Abstract: Several mechanistic-empirical software packages have been developed in the last two decades to address the impact of axle load and axle configuration on pavement responses and their performance. These software packages generally do not consider the vehicle pavement interaction. The interaction of truck suspension system with the roughness of the road surface may exert additional forces to the pavement. A process to quantify the impact of truck suspension systems and road surface condition on the damage exerted to the pavement is presented in this paper. The International Roughness Index (IRI) was used to simulate the road roughness. The truck-pavement interaction was then modeled to estimate the dynamic load applied to the pavement. The process followed to develop the algorithms is discussed, followed by a parametric study to demonstrate the interaction among the suspension properties, road roughness and vehicle speed. The impact of dynamic load on the pavement distresses and the progress of deterioration is also discussed.
01 Jan 2013
TL;DR: In this paper, a process based on a mechanistic-empirical (ME) analysis was developed to estimate permit fees on the basis of truck-axle loading and configuration as well as the predicted pavement deterioration that they cause.
Abstract: A process based on a mechanistic–empirical (ME) analysis was developed to estimate permit fees on the basis of truck-axle loading and configuration as well as the predicted pavement deterioration that they cause. The process was implemented in a software package, Integrated Pavement Damage Analyzer (IntPave). IntPave is a finite element–based program that calculates pavement responses, uses ME distress models to predict performance under any type of traffic load, is capable of comparing the level of distress caused by a heavy truck relative to a standard truck, and accordingly provides a permit fee. On the basis of a parametric study, it was found that, aside from the truck gross vehicle weight and axle configuration, pavement structure and the damage threshold to rehabilitation also heavily affect the permit fee.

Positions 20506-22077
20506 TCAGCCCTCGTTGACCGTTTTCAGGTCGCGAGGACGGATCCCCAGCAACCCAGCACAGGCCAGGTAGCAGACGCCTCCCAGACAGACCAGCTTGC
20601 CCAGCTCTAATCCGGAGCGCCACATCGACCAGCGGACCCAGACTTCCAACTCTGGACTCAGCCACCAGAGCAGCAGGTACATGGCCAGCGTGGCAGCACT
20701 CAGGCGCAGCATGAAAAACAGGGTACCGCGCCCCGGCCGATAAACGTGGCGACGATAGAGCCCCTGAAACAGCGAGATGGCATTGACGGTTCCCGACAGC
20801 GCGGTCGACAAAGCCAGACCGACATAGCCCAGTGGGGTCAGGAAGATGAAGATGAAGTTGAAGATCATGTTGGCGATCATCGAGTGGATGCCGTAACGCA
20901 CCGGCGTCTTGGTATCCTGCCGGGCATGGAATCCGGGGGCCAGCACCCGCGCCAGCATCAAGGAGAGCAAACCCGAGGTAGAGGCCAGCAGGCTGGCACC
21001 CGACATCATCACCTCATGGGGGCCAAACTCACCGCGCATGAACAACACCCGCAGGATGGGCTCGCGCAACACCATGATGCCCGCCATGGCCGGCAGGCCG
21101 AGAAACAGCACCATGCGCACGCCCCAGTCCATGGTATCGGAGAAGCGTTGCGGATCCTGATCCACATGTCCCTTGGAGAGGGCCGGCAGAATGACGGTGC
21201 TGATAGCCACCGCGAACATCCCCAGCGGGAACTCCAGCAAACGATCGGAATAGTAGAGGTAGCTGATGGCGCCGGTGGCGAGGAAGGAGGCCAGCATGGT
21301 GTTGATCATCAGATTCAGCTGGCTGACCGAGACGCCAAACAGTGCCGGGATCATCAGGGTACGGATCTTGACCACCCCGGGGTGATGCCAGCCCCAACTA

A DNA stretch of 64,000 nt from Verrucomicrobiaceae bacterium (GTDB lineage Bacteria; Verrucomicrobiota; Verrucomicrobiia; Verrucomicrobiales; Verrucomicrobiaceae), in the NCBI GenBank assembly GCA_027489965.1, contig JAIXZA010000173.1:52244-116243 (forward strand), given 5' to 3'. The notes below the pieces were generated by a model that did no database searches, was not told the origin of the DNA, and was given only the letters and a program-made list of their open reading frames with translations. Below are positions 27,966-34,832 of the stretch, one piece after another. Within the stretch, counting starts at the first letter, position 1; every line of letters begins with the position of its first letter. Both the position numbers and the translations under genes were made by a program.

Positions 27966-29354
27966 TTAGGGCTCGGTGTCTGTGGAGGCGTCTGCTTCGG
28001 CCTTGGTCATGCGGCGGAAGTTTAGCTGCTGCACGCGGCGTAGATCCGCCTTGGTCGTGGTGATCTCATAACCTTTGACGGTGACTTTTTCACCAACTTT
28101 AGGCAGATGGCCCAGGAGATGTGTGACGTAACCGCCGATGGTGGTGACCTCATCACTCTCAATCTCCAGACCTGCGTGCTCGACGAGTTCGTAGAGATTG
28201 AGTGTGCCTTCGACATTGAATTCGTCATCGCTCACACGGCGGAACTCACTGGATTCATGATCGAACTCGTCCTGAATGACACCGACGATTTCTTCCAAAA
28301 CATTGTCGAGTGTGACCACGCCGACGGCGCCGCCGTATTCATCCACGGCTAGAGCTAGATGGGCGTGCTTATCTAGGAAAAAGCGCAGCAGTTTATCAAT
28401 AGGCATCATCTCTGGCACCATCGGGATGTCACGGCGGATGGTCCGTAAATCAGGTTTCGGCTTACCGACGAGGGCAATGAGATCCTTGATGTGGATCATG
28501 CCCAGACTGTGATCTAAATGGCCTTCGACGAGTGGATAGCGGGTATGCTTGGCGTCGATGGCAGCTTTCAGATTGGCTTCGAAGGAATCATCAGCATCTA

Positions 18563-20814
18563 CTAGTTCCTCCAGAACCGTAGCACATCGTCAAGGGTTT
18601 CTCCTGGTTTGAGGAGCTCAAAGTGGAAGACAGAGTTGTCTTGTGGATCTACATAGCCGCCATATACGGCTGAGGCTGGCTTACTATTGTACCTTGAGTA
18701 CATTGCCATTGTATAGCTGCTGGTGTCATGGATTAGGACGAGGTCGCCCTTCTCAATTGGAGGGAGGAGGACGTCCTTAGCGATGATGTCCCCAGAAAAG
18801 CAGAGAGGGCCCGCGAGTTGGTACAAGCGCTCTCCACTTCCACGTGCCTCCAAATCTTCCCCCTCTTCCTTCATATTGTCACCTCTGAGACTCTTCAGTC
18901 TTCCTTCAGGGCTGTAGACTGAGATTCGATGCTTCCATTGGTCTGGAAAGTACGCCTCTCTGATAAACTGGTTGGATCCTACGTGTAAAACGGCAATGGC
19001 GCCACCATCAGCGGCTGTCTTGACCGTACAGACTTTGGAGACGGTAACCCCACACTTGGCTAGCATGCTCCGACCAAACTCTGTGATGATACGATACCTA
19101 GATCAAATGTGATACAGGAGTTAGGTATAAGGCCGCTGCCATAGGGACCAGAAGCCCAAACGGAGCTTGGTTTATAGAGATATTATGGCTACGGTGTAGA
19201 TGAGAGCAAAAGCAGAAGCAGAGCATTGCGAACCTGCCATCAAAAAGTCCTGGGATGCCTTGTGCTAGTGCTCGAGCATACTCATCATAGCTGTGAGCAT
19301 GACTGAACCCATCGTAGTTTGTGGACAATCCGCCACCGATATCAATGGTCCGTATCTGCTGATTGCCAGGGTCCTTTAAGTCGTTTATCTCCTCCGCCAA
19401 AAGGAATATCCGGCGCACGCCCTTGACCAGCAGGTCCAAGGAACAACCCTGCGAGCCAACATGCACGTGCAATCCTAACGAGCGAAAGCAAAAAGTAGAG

TL;DR: In this article, a 3D finite element (FE) model was developed to simulate proof-mapping of the roller on compacted geomaterials, and the model was used to carry out an extensive parametric study that considered the nonlinear behavior of the geommaterials and the roller operating conditions.